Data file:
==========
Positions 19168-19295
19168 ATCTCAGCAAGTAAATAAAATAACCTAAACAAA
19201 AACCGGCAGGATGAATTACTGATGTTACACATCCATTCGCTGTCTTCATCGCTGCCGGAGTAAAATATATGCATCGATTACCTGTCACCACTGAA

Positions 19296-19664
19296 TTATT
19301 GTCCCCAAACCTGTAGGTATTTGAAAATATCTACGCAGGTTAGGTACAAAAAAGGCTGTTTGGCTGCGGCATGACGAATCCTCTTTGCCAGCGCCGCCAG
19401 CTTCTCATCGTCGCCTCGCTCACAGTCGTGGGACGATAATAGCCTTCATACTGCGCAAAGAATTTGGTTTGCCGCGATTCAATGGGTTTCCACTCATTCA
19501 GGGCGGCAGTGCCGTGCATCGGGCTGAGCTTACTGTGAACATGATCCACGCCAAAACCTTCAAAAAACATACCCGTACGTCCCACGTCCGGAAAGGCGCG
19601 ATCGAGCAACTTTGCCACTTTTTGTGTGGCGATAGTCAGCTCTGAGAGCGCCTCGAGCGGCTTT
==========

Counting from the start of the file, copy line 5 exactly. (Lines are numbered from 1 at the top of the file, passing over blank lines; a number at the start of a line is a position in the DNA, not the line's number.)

19296 TTATT